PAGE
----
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Monthly Archives: May 2009

kimjong2If Kim Jong Il is just trying to grab some attention and headlines, he is doing a good job. Not sure what else motivates him and North Korea in their continued test of missiles and nuclear weapons. Six missiles have been tested in the past week, and one nuclear test. The North Koreans–and the rest of us too–are learning that they are capable of a significant attack on South Korea and much of Japan. Even China may be leary of their tiny neighbors.

North Korea said it conducted the test in self defense. It has asserted that the United States is planning a pre-emptive strike to oust the regime of leader Kim Jong Il and warned it would not accept sanctions or other punitive measures being discussed by the Security Council.

Kim has also said–for some reason–that they will no longer honor the 1953 ceasefire that ended the Korean War. The guy comes off looking more crazy that beligerant. The sad thing is that his craziness may well result in innocent deaths.

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11aI like this–

Worried about heavy reliance on imported oil, Chinese officials have drafted automotive fuel economy standards that are even more stringent than those outlined by President Obama last week, Chinese experts with a detailed knowledge of the plans said on Wednesday.

Cars with small fuel-sipping engines are now subject to a 1 percent sales tax, while sports cars and sport utility vehicles with the largest engines are subject to a 40 percent sales tax. Stricter fuel economy standards have won support from four interest groups within the Chinese government.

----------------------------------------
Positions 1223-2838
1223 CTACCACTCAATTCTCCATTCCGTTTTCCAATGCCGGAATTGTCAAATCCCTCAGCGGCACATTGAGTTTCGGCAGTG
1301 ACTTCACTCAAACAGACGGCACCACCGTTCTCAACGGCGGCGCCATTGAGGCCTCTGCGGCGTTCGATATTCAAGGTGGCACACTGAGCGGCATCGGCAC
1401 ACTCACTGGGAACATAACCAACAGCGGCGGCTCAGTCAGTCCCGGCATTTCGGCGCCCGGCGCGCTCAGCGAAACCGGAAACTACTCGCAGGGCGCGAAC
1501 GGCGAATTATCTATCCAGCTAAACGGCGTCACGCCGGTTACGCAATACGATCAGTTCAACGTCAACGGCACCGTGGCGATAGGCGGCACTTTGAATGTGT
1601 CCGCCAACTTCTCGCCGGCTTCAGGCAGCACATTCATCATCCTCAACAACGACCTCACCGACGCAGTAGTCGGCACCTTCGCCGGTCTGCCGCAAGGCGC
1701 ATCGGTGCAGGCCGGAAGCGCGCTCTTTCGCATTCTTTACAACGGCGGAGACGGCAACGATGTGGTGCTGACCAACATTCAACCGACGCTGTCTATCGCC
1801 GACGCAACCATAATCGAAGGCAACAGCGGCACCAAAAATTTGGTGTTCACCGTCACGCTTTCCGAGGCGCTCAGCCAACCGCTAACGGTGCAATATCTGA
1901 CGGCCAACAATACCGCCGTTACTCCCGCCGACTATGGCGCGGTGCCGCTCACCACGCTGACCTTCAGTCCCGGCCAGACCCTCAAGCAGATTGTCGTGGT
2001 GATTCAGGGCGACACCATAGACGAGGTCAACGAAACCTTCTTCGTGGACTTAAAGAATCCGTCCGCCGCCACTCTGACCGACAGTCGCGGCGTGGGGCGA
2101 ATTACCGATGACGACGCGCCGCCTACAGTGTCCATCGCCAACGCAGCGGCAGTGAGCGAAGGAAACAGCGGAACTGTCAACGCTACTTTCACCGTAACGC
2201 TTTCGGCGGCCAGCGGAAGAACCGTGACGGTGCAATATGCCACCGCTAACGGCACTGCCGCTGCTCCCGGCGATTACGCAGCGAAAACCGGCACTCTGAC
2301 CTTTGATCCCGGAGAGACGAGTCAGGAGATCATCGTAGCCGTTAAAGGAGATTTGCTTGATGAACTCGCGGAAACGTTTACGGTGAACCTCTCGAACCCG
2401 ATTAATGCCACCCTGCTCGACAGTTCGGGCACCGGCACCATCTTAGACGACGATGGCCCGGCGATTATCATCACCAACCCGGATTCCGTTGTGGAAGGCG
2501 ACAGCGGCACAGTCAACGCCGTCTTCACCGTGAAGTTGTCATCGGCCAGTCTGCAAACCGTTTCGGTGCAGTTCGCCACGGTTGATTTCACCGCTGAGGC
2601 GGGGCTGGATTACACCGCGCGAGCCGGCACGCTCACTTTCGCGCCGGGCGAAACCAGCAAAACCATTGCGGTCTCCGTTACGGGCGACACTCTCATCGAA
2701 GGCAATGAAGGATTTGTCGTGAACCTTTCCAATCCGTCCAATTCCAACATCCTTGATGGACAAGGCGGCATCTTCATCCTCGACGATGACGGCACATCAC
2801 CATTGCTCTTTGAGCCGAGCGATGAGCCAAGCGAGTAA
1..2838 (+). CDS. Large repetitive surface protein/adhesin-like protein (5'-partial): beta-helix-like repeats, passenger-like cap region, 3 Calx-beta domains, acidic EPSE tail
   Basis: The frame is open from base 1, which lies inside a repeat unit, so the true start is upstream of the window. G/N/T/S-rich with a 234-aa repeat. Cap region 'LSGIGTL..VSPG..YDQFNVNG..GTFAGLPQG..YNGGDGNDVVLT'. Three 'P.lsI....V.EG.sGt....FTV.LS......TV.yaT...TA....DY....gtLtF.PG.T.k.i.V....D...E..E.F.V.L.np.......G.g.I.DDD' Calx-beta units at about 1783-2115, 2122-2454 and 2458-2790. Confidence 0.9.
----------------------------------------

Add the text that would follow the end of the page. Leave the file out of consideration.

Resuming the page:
I often hear from friends in the states how awful China is for becomming the biggest polluter in the world. Then I remind them that China has five times the population of the U.S., making Americans easily the dirtiest folks around. I tell them about the cool little electric scooters people ride here, and the restrictions on driving at certain times in certain areas.

Yeah, still the air here can get bad, but it has gotten much better over my four years here.

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petro chinaWow, a Chinese company–Petro China–has just become the world’s largest company. And now China has four of the 10 largest companies in the world, tied with the US. The article also notes that China’s economy is currently ranked third largest in the world and will soon pass Japan into seecond spot. $336,000,000–that is the new value of Petro China after a rise in China’s stock market of 43% this year.

No big deal having the largest company in the world, but I would bet some of my Chinese friends are proud.

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cowMilk prices have dropped recently because of a big supply shift. About ten months ago there were milk shortages and very high milk prices.

Interesting that prices for milk are so volitile. Of course all agricultural goods have the potential  to experience big price changes, but suppliers are able to control prices for much of it by stockpiling when there are surpluses. Can not do that with milk cause it spoils too quickly.

At the heart of the problem is the nature of milk. Unlike grain farmers who can hold out for better prices by storing crops in a silo, dairymen must sell raw milk to processors or else it spoils. And cows keep producing whether the economy’s expanding or in recession.

Easy enough to understand the problem, but I am surprised that a solution can not be agreed on. Would not farmers be better off by simply agreeing on a quota? Perhaps it is too competitive a market. Regionally, quotas might be possible, but market prices might be set globally.

And where did we get the idea to drink cows’ milk anyway?

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mankiwGreg Mankiw has published a new article about the slightly changed curriculum in his introductory economics courses. Here is the list–

  • the role of financial institutions
  • the effects of leverage
  • the limits of monetary policy
  • the challenge of forecasting